Joan Didion’s precision with words extended even to ones she would never live to hear, such as those used during a small, private service this spring at the Cathedral of St. John the Divine.
“She left very clear directions about what she wanted to happen at that service,” the Very Rev. Patrick Malloy said Wednesday night, at the start of a memorial tribute at the Cathedral. “She wanted it to be very brief and she specified the texts she wanted us to use, all from the Episcopal Book of Common Prayer, which is what you’d expect from an Episcopalian who wrote a book called ‘A Book of Common Prayer.’”
The texts she chose were “remarkably dour,” Malloy went on to explain, and they were not from the contemporary edition of the Book of Common Prayer, but from an older, more ornate printing. It was Didion’s way of reminding everyone that the sounds of the words, and their rhythm, meant as much as the words themselves.
Didion, a master of rhythm and of the meaning of the unsaid, was remembered Wednesday as an inspiring and fearless writer and valued, exacting and sometimes eccentric friend, the kind who didn’t like to speak on the phone unless asked to or who might serve chocolate soufflés at a child’s birthday party because she didn’t know how to bake a cake.
Hundreds were presented with programs and laminated hand fans as they entered the Cathedral on a summer-ish late afternoon — the first day of autumn — where the scale of the building was too vast for the expense of air conditioning. Carl Bernstein, Donna Tartt and Fran Lebowitz were among those attending, along with relatives, friends and editors and other colleagues from The New Yorker and her last publishing house, Penguin Random House.
Didion, who died last December at age 87, left behind no immediate family members: Her husband, fellow author and screenwriting partner John Gregory Dunne died in 2003, followed less than two years later by their only child, Quintana Roo. But the speakers did span much of her life, from Sacramento and Malibu in California to the Upper Side East of Manhattan, from her years as a child already preoccupied with language to her prime as an uncommonly astute observer of contemporary society to her time as an elder sage and prototype for younger authors.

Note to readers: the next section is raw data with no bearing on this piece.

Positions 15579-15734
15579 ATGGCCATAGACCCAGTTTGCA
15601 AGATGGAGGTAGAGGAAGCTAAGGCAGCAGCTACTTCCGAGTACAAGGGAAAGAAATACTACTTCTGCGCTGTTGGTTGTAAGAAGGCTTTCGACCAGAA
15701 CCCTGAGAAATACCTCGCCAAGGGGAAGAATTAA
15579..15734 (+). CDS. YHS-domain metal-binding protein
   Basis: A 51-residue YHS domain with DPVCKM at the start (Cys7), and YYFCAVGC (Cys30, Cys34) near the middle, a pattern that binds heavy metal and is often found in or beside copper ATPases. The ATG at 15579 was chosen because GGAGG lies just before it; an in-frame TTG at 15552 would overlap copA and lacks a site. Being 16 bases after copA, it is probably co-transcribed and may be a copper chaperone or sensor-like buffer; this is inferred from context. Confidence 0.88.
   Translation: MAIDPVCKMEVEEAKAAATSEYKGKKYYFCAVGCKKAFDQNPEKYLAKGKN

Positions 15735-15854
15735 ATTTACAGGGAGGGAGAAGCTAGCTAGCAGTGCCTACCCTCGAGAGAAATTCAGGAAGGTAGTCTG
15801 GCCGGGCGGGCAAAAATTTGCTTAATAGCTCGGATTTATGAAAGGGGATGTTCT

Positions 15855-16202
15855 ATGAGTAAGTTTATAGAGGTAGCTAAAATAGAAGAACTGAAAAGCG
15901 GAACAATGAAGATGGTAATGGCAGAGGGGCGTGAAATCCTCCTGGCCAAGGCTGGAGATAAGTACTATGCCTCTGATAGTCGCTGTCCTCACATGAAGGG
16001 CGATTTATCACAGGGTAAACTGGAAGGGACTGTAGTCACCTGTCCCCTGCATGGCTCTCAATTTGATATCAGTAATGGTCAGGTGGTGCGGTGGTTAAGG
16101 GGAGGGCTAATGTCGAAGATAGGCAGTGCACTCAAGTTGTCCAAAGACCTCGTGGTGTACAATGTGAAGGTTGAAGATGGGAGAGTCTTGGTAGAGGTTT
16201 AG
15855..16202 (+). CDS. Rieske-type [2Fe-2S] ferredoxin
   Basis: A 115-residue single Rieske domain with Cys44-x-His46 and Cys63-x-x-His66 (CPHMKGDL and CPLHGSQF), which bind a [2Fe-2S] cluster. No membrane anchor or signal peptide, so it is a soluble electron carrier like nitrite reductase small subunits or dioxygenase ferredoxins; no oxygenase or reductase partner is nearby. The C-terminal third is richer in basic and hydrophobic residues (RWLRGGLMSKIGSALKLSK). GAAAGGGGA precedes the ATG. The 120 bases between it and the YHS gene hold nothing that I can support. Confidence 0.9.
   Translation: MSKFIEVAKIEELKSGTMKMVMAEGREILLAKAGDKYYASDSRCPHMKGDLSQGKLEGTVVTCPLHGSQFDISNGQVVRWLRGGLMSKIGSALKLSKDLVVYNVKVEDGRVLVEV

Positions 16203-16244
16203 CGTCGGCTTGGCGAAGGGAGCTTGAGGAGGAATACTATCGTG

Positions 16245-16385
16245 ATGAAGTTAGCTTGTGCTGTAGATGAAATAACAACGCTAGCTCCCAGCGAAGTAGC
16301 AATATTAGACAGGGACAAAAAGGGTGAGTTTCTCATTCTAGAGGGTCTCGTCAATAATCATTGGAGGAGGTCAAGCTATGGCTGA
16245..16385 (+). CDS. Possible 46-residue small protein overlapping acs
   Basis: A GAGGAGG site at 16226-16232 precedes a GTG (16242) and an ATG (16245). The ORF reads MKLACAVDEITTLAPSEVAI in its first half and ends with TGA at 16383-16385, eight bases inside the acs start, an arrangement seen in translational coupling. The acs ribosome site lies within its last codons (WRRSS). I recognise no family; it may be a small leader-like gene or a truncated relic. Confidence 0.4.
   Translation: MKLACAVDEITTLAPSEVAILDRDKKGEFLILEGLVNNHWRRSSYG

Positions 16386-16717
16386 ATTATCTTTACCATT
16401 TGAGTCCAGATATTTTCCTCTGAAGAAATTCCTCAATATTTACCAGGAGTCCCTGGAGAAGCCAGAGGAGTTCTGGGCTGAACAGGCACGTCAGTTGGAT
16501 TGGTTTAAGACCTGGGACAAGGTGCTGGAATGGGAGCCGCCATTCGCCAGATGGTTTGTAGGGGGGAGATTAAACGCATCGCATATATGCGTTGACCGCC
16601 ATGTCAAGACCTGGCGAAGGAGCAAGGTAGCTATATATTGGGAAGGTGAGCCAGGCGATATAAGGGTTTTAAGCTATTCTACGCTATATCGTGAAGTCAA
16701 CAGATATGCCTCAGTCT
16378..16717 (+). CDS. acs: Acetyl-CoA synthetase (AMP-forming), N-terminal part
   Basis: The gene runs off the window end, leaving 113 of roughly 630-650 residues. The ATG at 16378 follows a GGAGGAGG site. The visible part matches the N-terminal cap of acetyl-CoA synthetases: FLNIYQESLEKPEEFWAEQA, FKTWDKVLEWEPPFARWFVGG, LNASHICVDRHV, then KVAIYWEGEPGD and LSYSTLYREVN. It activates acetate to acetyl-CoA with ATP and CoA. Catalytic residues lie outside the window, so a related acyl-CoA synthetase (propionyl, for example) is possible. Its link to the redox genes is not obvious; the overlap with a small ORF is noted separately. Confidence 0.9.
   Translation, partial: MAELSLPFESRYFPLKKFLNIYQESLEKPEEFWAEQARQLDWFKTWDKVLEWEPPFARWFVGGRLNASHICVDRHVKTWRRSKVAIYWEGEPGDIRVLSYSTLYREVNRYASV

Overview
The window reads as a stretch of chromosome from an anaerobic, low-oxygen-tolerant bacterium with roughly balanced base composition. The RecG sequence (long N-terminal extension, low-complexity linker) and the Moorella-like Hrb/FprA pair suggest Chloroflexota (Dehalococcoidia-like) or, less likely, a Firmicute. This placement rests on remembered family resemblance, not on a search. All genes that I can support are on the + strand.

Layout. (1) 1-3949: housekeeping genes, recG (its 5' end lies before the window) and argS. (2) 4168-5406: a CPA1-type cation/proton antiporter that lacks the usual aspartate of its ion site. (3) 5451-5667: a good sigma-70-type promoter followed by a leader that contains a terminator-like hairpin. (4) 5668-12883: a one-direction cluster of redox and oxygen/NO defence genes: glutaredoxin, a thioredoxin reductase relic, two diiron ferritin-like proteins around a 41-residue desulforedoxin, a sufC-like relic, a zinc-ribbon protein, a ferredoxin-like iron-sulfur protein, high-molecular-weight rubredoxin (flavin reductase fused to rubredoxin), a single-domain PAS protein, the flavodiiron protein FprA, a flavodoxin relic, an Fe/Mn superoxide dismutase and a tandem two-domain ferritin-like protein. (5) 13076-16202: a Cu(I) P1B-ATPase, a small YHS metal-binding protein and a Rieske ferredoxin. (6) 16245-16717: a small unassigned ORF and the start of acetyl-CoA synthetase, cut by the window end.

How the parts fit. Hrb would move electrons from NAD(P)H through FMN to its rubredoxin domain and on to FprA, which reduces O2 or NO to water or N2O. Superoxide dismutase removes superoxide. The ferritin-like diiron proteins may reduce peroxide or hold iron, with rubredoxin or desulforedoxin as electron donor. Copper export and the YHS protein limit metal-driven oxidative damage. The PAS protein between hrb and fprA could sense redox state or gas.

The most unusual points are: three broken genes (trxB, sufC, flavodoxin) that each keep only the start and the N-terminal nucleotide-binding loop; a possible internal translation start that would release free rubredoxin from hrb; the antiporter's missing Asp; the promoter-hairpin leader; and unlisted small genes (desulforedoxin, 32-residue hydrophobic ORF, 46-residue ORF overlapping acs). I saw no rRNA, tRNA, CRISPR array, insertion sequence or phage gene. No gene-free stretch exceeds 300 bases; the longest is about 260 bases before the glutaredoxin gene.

Retired Supreme Court Justice Anthony M. Kennedy, here in his capacity as a generational peer and a fellow Sacramento native, remembered Didion as a close friend of his older sister Nancy’s and a frequent dinner guest. She was a gifted and “pensive” girl, cerebral beyond her years, who would “think and write and think and write, all over again.” Former California Governor Jerry Brown, speaking via a taped video feed, also shared Sacramento memories and of Didion as a college friend of his sister’s.
“She and Joan would share a smoke together and talk about the novels they were reading,” he said. “Years later, my sister’s most vivid memory was of Joan coming down for breakfast in a pink chenille robe, drinking a cup of coffee and smoking cigarettes.”
Calvin Trillin read from Didion’s biting coverage of the 1988 political conventions, when she famously observed that in high school she preferred being around people who hung out at gas stations — a setting not otherwise invoked during a ceremony more populated by stories of parties, literary craft and the Rolling Stones.
Vanessa Redgrave, her white hair tied in back and otherwise covered by a dark fedora, read from Didion’s celebrated memoir about grief, “The Year of Magical Thinking,” which Redgrave years ago had performed on stage as Didion sat in the wings for every show.
Didion’s longtime friend and fellow author Susanna Moore distilled decades of conversation into a few of Didion’s aphorisms: “Evil is the absence of seriousness.” “Crazy is never interesting.” “I would drop this whole idea of knowing the truth.” Actor Susan Traylor, a childhood friend of Roo’s, spoke of feeling homesick while spending Christmas in Hawaii with the Didions.
“Without raising the issue she (Joan Didion) reached out and stroked my head,” Traylor recalled. “’What you should know is that your mother told me that the reason she let you miss Christmas at home is she thought it would be good for you to know you could do it without her.’ And I was fine.”
The show began with reflections on the Book of Common Prayer, and ended in secular scripture, Patti Smith performing Bob Dylan’s “Chimes of Freedom.” Backed by Tony Shanahan on acoustic guitar, Smith sang at a piercing, steady clip, as if mimicking the cadence of Didion’s prose.